Yet I love it!  Maybe it’s Jake E. Lee, who is incredible.  He’s flashy in that 80’s way, but with balls.  He’s not just fluttery solos, although he certain can do that.  His riffs are choppy his fills stunning and classy.  I think Jake was a great replacement for the late Randy Rhoads, even though his true self wouldn’t shine through until Badlands.

ULTIMATE SIN_0003I like every single song.  The title track, “Secret Loser”, “Fool Like You”, “Lightning Strikes”…these are punchy Ozzy rockers.  They are well written songs, and longtime contributor Bob Daisley has credits on 8 of the 9 songs.  To me, that speaks to a certain level of quality.  Verses and choruses are strong and melodic.  The guitar riffs, solos and fills are all equally catchy and adroit.  Even one of the less interesting songs, like “Never Know Why” is still listenable today due to the catchy melody, and Jake’s flange-y guitar part.

Many of the songs such as “Thank God for the Bomb” and “Killer of Giants” return Ozzy to the anti-war stance that Black Sabbath took in the 1970’s.  I remember the 80’s clearly, and it seemed like every other week, there was a TV documentary or movie about the Soviets and the nuclear threat.  To me as a kid, Ozzy’s voice of protest eased my mind! Surely, Mr. Reagan and Mr. Gorbachev would listen to Ozzy? “Killer of Giants” is quite an achievement musically, going from electric to acoustic to heavy all with Jake E. Lee at the rudder.  It’s an awesome song.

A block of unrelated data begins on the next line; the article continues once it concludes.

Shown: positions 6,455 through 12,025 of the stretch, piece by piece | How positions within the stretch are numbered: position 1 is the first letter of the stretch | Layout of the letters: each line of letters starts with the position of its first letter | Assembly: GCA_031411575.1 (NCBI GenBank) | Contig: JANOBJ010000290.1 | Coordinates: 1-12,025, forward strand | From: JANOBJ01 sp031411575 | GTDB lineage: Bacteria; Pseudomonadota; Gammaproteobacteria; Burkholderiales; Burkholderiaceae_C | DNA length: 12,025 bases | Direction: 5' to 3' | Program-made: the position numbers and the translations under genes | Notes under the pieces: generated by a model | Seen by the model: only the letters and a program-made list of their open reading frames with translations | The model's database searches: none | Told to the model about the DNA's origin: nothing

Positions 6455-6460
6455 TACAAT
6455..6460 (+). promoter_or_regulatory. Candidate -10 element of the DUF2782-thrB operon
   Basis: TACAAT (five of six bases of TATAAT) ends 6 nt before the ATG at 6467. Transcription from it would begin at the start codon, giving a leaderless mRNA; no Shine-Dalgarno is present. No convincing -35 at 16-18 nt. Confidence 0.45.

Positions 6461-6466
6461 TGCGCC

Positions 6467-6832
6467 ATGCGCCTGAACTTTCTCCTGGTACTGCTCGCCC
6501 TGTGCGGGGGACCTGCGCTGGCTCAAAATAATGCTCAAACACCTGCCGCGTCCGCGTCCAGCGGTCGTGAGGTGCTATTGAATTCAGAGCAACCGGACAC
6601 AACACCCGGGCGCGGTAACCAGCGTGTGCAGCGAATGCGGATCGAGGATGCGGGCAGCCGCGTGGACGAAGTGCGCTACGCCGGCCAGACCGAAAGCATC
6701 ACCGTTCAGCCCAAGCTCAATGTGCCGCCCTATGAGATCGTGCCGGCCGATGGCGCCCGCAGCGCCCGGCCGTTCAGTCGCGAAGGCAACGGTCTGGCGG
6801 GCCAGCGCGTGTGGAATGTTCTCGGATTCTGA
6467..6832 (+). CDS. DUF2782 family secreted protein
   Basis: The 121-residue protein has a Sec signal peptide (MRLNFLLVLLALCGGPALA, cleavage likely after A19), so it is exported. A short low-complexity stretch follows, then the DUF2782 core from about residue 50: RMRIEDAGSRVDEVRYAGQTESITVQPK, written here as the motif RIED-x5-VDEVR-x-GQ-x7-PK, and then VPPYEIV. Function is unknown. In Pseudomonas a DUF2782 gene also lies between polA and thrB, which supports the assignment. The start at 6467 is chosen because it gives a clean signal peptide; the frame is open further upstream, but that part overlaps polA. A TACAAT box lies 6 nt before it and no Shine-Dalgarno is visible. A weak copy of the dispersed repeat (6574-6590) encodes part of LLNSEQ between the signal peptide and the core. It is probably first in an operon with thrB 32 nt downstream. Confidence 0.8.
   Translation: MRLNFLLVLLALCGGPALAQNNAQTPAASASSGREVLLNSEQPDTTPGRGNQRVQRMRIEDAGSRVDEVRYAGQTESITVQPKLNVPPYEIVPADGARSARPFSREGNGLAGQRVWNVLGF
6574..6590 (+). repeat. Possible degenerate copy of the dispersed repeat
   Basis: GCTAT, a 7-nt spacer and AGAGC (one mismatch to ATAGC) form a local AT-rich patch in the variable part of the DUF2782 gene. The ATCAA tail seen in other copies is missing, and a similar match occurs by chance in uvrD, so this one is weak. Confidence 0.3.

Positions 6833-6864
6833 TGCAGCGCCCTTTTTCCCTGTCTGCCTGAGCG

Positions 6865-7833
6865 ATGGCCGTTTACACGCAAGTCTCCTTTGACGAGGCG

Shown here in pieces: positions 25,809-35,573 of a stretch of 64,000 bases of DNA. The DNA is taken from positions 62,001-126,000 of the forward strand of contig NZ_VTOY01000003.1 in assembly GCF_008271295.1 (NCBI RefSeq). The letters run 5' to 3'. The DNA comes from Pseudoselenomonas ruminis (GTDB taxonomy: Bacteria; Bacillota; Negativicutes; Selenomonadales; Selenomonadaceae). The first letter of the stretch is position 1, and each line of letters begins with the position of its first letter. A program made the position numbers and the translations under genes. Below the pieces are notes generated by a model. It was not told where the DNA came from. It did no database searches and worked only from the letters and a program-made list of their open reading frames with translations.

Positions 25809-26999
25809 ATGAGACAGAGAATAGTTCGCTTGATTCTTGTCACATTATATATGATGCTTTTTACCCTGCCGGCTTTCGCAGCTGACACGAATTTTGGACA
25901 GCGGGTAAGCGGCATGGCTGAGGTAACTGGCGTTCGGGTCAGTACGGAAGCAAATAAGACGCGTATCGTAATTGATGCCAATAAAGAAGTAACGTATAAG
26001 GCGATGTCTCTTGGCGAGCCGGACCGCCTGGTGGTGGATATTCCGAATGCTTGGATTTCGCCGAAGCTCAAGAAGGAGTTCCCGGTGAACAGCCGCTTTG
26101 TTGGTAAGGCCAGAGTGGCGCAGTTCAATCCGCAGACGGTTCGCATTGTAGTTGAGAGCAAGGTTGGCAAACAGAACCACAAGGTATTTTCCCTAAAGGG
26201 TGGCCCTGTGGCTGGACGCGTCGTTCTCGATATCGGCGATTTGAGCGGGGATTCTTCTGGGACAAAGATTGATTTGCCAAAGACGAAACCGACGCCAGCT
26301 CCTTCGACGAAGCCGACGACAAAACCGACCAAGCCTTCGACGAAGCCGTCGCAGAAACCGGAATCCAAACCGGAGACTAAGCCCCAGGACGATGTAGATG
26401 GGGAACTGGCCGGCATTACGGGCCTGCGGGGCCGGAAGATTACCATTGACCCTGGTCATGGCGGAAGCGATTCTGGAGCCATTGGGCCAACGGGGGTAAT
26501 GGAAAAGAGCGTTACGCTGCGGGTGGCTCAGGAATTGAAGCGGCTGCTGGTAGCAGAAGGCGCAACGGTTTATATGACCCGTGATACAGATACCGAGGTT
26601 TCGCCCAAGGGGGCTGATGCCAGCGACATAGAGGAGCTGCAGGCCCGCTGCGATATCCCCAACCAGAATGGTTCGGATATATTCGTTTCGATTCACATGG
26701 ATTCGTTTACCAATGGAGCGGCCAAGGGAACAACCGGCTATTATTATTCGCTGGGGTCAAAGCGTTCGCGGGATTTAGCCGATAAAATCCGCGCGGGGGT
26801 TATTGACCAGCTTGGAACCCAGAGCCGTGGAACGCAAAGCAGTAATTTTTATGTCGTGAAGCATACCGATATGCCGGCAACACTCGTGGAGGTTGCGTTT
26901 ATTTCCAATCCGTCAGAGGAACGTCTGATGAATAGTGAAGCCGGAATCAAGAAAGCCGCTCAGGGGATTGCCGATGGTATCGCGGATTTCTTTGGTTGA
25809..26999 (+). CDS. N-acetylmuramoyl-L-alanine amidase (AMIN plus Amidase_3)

The big hit and first single was the last song, “Shot in the Dark”.  This is bassist Phil Soussan’s only writing contribution on his only Ozzy album.  Later, he’d go on to co-write the excellent Vince Neil album Exposed, which proved he wasn’t a fluke.  It’s a great mid-tempo rock song, although the video used to kinda frighten me as a kid.  Frighten and titillate all at once.  I was 13.

And on the topic of “Shot in the Dark”, why did bands in the mid-80’s always seem to wear sequined bathrobes? I’m looking at you, Mr. Simmons circa 1986…

I look at The Ultimate Sin as a 5/5 in terms of songs and musical performances.  I’ll dock it 1 star for Ron Nevison’s clunky production and Ozzy’s tired lungs.

4/5 stars

And maybe this is a good time to rant about these fucking 1995 Sony 22 BIt SBM Digital Remasters.  Oh, I have no problem with the sound of this CD.  It’s the fucking covers!  Why did they crop the awesome artwork and put that dumb OZZY along the side?  My Lord.  I had so many customers (Gord and Glen specifically) who refused to buy these remasters because the cover is dumb.  Not to mention putting the tracklist in a circle on the back cover, making it annoying to read.